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The Never-Ending Battle: Physics Vs Engineering

Users from Quora debate about the main difference between Physics and Engineering, and ultimately, what’s more difficult.

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Ah yes, the never ending battle between Physics and Engineering. These two fields of science and technology are both very similar, yet very different from one another. Of course, this means people will end up debating about what being a Physicist or Engineer actually means, what they do, and how they do it, which ultimately leads to the questions “Which field is better” or “Which field is harder”.

Source: Youtube, n33nja10, The Big Bang Theory

Now this probably got you curious about what actually is the difference between Physics and Engineering. Well, while the answers could be pretty long and we could go on and on about every single aspect of what makes their jobs different, luckily, our friends at Quora have summed it all up for us.

The main difference between the two that everyone seems to agree on is that Physicists study the universe and its laws, whilst Engineers create things using those laws as a guide. As Theodore Von Kármán said, “Scientists study the world as it is; engineers create the world that has never been.”

“In many ways, engineers can be considered to be “applied scientists”. In that case, physicists are instances of “pure scientists”,” says Malcolm Shute, and it is indeed true. “Physicists are generally concerned with learning how the universe operates. They’re not necessarily concerned with practical applications of that knowledge,” adds Franklin Veaux. “Engineers are generally concerned with designing and/or making things that work. The engineers I know use a knowledge of physics to do so, but at the end of the day, their goal is not to probe the rules by which the universe operates. Knowledge of physics is a means to an end. They’re after creating something that works.”

Source: Charles Iliya Krempeaux

Dan Church provides an even more technical explanation on the difference between the two. He says that a Physicist’s main job is to “Produce a paper explaining to others in the field some aspect of how the universe works,” and their professional achievement for something new is to publish a paper or a book. “A physicist writing a paper explaining a new concept spends an inordinate amount of time tracking down references, making sure theorems and assertions conform to accepted and known ways to communicate to others in the field. More time suck is spent collecting, tabulating and otherwise reducing data to make some small point. There are journeys to conferences, and endless correspondence discussing ideas with peers.”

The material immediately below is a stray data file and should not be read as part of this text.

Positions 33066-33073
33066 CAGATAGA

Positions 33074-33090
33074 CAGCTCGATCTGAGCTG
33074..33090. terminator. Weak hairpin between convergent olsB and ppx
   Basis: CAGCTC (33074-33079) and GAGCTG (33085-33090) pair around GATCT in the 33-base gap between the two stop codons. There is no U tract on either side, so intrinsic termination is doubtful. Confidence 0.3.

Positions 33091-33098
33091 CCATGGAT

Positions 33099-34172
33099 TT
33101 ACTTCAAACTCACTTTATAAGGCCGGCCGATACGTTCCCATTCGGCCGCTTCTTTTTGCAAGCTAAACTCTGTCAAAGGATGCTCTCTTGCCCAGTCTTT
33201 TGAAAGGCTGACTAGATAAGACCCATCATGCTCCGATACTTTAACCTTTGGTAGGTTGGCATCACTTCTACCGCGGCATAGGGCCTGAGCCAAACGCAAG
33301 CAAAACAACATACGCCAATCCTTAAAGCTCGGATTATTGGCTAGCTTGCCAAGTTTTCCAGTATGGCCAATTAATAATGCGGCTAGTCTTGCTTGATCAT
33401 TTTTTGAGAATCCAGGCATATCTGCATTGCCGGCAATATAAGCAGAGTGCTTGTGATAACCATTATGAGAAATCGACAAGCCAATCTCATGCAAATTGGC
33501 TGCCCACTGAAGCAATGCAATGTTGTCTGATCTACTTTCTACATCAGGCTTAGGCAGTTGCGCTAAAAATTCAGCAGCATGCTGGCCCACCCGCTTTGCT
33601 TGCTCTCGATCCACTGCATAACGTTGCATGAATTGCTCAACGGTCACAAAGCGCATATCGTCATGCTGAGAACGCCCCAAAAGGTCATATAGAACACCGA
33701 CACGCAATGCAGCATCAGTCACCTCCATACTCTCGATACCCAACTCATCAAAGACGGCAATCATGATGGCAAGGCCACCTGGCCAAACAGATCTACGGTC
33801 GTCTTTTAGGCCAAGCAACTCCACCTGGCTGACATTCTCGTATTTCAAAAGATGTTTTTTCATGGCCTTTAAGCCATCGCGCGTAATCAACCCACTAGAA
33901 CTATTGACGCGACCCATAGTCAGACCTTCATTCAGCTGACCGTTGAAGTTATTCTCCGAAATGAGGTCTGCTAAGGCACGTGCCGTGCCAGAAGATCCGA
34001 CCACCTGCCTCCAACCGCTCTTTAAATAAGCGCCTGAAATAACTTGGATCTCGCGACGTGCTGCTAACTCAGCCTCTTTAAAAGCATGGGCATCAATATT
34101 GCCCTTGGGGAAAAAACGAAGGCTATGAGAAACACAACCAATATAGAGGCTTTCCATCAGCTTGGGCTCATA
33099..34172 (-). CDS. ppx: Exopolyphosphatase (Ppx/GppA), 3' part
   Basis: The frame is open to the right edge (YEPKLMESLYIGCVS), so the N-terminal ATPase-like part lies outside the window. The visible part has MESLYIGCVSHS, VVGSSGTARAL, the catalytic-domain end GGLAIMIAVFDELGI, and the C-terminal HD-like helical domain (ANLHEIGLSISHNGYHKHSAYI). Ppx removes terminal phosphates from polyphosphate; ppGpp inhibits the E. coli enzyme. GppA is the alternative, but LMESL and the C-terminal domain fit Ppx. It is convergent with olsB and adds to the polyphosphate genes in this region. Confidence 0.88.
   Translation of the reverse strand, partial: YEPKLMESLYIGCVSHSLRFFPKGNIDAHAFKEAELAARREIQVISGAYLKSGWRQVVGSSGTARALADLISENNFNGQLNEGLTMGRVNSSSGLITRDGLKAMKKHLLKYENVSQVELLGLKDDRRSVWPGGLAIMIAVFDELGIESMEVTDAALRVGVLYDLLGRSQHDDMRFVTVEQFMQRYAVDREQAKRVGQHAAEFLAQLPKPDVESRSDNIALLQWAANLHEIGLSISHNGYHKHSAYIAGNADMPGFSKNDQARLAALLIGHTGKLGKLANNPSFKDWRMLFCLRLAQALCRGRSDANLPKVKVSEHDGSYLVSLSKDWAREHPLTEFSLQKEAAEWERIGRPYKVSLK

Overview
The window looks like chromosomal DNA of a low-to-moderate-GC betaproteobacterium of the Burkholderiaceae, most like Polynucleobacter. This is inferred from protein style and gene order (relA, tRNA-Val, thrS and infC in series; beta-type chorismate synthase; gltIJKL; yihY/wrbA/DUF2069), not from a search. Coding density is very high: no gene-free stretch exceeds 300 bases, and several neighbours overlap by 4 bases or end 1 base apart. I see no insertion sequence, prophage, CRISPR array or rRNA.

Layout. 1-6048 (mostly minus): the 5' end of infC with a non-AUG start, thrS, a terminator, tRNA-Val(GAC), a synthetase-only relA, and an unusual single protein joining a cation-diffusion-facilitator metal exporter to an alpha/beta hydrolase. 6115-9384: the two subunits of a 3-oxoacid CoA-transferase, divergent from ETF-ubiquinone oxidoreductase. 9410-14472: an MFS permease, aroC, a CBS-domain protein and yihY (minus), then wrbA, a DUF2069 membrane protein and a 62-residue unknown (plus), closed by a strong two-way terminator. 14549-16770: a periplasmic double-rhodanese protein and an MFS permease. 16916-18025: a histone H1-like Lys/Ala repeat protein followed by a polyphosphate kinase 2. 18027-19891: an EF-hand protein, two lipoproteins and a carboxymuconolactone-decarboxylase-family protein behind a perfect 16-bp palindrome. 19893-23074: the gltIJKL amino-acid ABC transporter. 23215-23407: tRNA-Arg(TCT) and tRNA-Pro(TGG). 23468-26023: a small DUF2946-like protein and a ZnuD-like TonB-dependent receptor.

Source: Gear Technology

Engineers, however, “Produce a set of engineering (drawings, datasets) that can be used by others (techs, mechanics, construction workers) to assemble some ‘thing’”. And their professional achievement for something new is to patent a new invention. “To do that, there is a lot of drudgery involved in documenting the ‘thing’ that is to be built. That documentation goes a long way in making a ‘thing’ makeable and perform useful service. The purchaser of parts, the assembler of components, the construction worker all need road maps that ultimately results in the ‘thing’ getting made. An engineer, in doing a good thorough job, has to delve into a wide variety of disciplines outside of his/her specialty”.

So to sum it up, Physicists study the universe and how it works, and discover and formulate new laws according to their observations, whilst Engineers take the knowledge they have of those laws to invent something new and interesting to make people’s lives easier. Both fields work hand in hand to do what they do without even knowing it, and one can do what the other has difficulty with. This ultimately shows that neither field is better or harder, rather, they’re compliments of each other, and they help each other out to create new things for the world.

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